Lack of Sleep Contributes to Cravings and Obesity - Hormones Ghrehlin and Leptin
Have you every felt the need to eat sweets, pastries, chips, or other calorie-dense foods after a night inadequate of sleep? Have you ever felt hungry after eating in the same situation? These are common effects of getting too little sleep.
Ghrelin, Leptin, and Sleep
The reason why we tend to gravitate to the pastries the day following a short night sleep is a hormonal response. The two hormones responsible for this are ghrelin and leptin. Ghrelin stimulates appetite while leptin produces a feeling of fullness.(1) When you get a shortened night of sleep, levels of ghrelin increase while levels leptin decrease.(1,2,3) Studies have shown that individuals with habitual sleep of 5 hours compared to those of 8 hours had 14.9% higher ghrelin levels and 15.5% lower leptin levels.(2) This creates a double dose of food cravings matched up with the feeling of being less satisfied after eating. What can be worse than having a strong craving for a donut, not feeling satisfied after eating it, and knowing that you had just blown your diet.
Some health professionals simply explain that if your body can’t get the rest it needs, then it will trigger a need for quick energy, or food. A sleep-deprived individual will typically crave sugary or starchy foods that are very calorie-dense. Your body wants quick energy from these fast absorbing carbohydrates as well as something that will attempt to satisfy your seemingly insatiable stomach.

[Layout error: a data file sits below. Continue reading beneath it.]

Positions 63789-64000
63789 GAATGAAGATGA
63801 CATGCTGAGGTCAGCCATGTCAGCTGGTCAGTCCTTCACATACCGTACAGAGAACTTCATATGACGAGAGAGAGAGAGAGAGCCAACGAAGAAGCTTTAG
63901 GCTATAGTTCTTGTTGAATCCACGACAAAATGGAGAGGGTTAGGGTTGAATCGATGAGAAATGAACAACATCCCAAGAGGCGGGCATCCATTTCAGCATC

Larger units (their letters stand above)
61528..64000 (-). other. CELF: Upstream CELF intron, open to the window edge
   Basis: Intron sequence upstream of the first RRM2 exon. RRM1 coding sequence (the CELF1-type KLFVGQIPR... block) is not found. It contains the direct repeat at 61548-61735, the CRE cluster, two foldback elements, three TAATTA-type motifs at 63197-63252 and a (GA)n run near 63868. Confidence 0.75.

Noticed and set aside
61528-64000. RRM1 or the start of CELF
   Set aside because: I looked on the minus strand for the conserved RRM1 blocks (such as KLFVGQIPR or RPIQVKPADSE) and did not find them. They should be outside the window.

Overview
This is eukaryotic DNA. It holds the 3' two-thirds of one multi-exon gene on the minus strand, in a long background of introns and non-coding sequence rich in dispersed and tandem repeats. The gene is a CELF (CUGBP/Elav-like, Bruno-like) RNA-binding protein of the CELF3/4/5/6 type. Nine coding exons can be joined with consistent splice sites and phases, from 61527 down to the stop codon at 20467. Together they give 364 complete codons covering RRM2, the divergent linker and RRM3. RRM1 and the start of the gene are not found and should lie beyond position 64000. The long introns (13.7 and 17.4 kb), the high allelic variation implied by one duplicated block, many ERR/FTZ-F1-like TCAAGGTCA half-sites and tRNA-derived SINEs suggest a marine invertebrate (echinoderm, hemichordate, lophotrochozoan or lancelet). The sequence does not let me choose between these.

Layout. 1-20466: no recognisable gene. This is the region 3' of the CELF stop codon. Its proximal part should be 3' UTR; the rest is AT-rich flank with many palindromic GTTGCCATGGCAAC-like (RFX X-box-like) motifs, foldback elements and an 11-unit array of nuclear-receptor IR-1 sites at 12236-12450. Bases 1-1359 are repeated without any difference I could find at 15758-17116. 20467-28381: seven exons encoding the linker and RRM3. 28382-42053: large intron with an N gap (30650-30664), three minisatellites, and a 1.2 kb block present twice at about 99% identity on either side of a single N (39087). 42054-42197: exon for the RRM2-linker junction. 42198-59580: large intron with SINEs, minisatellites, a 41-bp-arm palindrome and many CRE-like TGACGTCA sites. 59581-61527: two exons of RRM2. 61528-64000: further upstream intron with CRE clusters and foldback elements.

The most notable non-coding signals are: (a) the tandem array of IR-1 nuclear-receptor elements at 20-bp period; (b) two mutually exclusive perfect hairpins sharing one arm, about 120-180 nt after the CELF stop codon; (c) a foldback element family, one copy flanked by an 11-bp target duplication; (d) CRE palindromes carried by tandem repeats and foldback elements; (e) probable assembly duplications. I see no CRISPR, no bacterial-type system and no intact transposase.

Consistently get a full nights sleep to lose weight
Studies show that there is a trend between lack of sleep and obesity.(2,3) The effect of ghrelin and leptin driving sleep-deprived individuals to eat starchy, high calorie foods can make people feel incapable of losing weight. The key to many individual’s weight loss success can lie in getting a full 8 hours of sleep every night. The difference in being well rested will allow you to make better choices in nutrition and enable you to have the energy for a great workout.
So the next time you consider staying up late for unnecessary activities, (i.e.: watching tv, browsing the internet, interacting in social media, nights out with friends), think of how you will feel the next day. In addition to being tired, you are more likely to eat that quick pastry for breakfast, heavy comfort food for lunch, and skip your workout. Getting consistent, adequate rest takes discipline and planning just like working out and eating right.
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Photo by Chris Schmich
1. Cholette Bouchez (January 1, 2007) The Dream Diet: Losing Weight While You Sleep WebMD Retrieved from http://www.webmd.com/sleep-disorders/guide/lose-weight-while-sleeping?page=3
2. Taheri S, Lin L, Austin D, Young T, Mignot E (2004) Short Sleep Duration Is Associated with Reduced Leptin, Elevated Ghrelin, and Increased Body Mass Index. PLoS Med 1(3): e62. Retrieved from http://www.plosmedicine.org/article/info:doi/10.1371/journal.pmed.0010062
3. Patricia Prinz (December 7, 2004) Sleep Appetite and Obesity – What’s the link? PLoS Med Retrieved from http://www.ncbi.nlm.nih.gov/pmc/articles/PMC535424/
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